Cooper took the empty glass and motioned toward the decanter. Andre raised a palm.

“You’re no doubt aware of the changes in the field?”

Andre cleared his throat. He’d recently been asked to provide a complete accounting of his work. An internal review of the entire Augment program was underway.

“Yes. We’re offline, pending the review.”

Cooper grimaced and poured another glass. “I was handed this program fifteen years ago. We’ve had successes. Crimson Mask. That was a beaut.” He sipped the scotch and his lip curled as it went down. “That one’s a true soldier. Won’t ask questions. Stays on the straight and narrow.”

They didn’t always go that well, Andre knew from experience.

“Why are we returning to operational status?”

“Uncle Sam isn’t about to give up the Augment program just yet. We need to clean up our mess.” Cooper set the glass down and stared into the crystal base. “Plans have been set in motion to do that. Throwing away everything we’ve worked for isn’t an option. We need a new approach.”

“With Ms. Saunders?”

The Major General nodded but didn’t look up. “We’re working on a source for a more discreet supply of volunteers.”

“You read my reports, right?” Andre felt the heat in his stomach rising. “I know it wasn’t a popular opinion, but I don’t think there’s any clear metric that points to why—”

“I read your reports. They were passed on to greater minds up in D.C. They decided we should try working with a different physiology.”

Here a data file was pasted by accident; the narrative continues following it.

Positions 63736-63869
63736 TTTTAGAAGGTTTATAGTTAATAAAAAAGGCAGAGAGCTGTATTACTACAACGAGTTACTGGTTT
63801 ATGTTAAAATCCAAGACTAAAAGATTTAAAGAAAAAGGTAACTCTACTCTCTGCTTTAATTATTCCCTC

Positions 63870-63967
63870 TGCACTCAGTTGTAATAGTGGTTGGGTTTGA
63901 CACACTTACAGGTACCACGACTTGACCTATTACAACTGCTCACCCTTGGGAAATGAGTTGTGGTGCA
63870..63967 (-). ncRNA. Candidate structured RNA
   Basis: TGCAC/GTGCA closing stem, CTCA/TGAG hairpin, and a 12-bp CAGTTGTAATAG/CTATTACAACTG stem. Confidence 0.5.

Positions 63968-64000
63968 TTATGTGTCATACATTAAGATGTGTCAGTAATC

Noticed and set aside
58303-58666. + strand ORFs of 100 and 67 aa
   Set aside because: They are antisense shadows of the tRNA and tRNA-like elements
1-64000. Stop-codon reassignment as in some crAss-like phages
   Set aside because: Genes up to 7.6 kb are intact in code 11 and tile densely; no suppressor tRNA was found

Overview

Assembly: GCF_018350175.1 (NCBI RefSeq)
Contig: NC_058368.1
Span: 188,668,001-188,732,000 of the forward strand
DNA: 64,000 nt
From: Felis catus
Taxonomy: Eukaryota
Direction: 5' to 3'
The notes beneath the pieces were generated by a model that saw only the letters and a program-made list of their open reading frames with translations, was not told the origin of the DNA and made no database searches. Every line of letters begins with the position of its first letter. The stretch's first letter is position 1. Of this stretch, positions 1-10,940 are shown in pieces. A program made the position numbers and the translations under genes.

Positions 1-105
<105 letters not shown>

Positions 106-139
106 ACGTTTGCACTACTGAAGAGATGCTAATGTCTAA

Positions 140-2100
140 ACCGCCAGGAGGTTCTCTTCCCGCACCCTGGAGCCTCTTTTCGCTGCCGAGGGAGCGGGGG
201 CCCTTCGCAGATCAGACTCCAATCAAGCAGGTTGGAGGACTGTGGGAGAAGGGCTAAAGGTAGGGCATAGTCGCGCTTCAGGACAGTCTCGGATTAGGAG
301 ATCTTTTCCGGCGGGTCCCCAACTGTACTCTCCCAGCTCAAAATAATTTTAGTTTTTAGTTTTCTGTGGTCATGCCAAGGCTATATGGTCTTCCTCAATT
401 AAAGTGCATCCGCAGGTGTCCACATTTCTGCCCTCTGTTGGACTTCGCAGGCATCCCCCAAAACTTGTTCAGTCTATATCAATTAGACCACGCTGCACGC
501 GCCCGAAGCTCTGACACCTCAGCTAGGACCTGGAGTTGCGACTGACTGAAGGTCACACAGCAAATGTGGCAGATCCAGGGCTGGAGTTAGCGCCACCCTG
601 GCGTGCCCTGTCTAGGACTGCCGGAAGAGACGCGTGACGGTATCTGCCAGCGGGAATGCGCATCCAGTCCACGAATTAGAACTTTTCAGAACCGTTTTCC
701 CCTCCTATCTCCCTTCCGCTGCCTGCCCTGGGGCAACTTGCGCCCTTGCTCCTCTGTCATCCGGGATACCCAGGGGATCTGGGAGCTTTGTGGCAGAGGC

Andre thought for a moment. “Women? Why?”

“I just need Augments I can control. Can you make that happen?”

Always a simple, brute force answer for them. On the surface, the idea sounded absurd. He desperately wanted to find fault, but the more he considered the science, the more he wondered exactly how the new variable would affect the process.

“Control? Nobody can guarantee that. Granted, the genetic differences could provide radically different results. We’d need to start tests…”

Cooper moved away from the desk with the gait of a predator unwinding after a rest in the hot sun. He stood over Andre, much like the last time he’d been in this office. Only then, the major general had been flexing his command presence to encourage and bolster in the face of disaster. This time, when his eyes flashed to the plaque on the wall they were full of warning and not lament.

“Then start with the candidate in your office. Next time you have a question, remember your chain of command.”

Andre studied his shoes. Right. He was supposed to go to Doctor Craft. He knew that.


The lab was an open space built to be observed and recorded. At the center was the operating table, standing like a stainless steel altar. On every side were lights and cabinets, workspaces and machines, all dwarfed by the tall ceiling.